In a study released last week that will probably surprise nobody, researchers from the Department of Education found that “sharp disparities between how black and white students are disciplined in school.”

Black preschool children are 3.6 times as likely to get one or more out-of-school suspensions as their white counterparts, the report said. Black children represent 19 percent of preschoolers, yet they account for 47 percent of pre-school kids getting suspended. The comparison to white students: they make up 41 percent of preschoolers, but represent only 28 percent of pre-school children with suspensions.

I’ve never taught pre-K, never even been in a pre-K classroom, but the concept of pre-K out of school suspensions seems to border on the absurd. Throw in the racial-disparity component and this just seems unfathomable.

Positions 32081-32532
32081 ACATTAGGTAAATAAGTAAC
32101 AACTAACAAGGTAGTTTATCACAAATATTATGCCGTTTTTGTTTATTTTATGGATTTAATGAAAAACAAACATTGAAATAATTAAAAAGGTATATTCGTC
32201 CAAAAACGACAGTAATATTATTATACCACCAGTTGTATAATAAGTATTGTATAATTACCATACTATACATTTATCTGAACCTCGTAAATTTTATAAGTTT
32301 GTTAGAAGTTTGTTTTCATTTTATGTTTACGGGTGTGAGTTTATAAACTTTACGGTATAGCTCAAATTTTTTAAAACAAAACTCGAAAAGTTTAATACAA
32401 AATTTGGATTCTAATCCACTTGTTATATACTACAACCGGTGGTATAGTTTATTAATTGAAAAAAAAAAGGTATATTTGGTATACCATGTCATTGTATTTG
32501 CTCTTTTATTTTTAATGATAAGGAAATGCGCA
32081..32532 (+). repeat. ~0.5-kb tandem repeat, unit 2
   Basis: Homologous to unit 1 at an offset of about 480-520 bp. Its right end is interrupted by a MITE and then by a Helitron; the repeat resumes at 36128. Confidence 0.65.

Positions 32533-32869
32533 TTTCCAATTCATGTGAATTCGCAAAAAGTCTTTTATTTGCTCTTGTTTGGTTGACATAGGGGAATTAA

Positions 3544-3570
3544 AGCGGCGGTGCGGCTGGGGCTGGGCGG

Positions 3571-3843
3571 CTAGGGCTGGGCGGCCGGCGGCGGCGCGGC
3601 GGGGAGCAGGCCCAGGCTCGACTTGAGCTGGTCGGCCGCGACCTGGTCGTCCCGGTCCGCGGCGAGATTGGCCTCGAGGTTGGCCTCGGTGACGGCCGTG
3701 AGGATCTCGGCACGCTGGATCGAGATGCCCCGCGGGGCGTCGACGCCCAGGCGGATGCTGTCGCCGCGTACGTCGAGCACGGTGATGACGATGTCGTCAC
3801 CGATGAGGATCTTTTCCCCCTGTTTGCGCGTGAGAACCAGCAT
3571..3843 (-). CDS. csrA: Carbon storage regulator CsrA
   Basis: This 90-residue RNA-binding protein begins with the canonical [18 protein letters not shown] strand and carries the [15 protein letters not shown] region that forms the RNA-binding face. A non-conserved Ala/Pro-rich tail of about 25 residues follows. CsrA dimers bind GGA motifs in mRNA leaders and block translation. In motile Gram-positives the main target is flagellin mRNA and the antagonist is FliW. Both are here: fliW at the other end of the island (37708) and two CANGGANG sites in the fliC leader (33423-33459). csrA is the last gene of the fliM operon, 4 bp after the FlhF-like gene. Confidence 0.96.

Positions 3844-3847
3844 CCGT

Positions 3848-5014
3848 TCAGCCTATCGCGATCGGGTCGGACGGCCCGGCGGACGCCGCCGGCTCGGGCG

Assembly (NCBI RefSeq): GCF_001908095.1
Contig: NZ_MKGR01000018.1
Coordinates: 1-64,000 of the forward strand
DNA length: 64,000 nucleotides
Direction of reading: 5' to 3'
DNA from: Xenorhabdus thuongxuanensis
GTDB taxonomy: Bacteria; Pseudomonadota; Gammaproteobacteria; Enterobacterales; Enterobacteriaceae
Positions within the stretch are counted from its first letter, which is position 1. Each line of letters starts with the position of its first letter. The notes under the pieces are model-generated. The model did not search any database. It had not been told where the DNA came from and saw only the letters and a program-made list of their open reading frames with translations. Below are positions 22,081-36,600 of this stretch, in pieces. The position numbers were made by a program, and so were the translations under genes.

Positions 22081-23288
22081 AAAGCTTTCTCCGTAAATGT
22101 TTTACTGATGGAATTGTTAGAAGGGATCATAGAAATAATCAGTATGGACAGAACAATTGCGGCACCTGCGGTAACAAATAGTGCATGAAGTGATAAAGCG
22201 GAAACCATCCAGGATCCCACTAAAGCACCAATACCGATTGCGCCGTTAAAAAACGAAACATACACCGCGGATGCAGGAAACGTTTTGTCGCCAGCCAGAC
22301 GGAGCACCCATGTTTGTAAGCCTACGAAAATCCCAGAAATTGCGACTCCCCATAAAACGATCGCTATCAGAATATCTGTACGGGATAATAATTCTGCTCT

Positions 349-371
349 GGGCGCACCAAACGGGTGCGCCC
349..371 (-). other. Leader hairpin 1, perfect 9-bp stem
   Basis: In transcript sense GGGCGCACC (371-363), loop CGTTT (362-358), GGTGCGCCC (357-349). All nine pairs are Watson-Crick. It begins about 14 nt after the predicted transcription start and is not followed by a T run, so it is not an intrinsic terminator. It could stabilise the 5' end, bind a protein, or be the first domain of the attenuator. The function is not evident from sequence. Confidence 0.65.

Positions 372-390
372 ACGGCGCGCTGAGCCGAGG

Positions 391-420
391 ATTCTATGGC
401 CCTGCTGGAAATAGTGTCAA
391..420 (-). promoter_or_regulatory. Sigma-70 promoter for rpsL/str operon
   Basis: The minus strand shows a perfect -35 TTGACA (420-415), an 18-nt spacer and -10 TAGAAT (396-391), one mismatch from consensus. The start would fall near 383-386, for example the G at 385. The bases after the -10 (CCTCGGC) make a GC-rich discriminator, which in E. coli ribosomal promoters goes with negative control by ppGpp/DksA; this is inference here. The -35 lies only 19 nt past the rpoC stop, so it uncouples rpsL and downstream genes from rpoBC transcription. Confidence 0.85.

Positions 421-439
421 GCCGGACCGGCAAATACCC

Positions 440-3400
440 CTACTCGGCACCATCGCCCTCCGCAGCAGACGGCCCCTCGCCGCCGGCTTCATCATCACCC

One big positive in the report was a sharp drop in overall suspensions.

Across the country, 2.8 million K-12 students received one or more out-of-school suspensions — a nearly 20 percent drop from the number reported two years ago.

“A 20 percent reduction, overall, in suspensions is breathtaking,” said Lhamon. That’s a “tremendous testament to our educators’ commitment to making sure the students are in school and can learn.”

Taken at face value, a 20-percent reduction in suspensions over two years seems like incredibly positive news. However, we don’t know if the 20-percent reduction in suspensions was accompanied by a 20-percent reduction in the unproductive behavior that resulted in the previous suspensions, nor do we know if schools are finding reasonable alternatives to suspension that allow students to learn productive behaviors and learn from their experiences.

And if schools have experimented with alternatives, we don’t know if those alternatives have been effective. That’s what we need to find out. Seeing a drop in suspensions makes us feel better, but unfortunately that number alone gives us no way to know if that means kids are learning more as a result.

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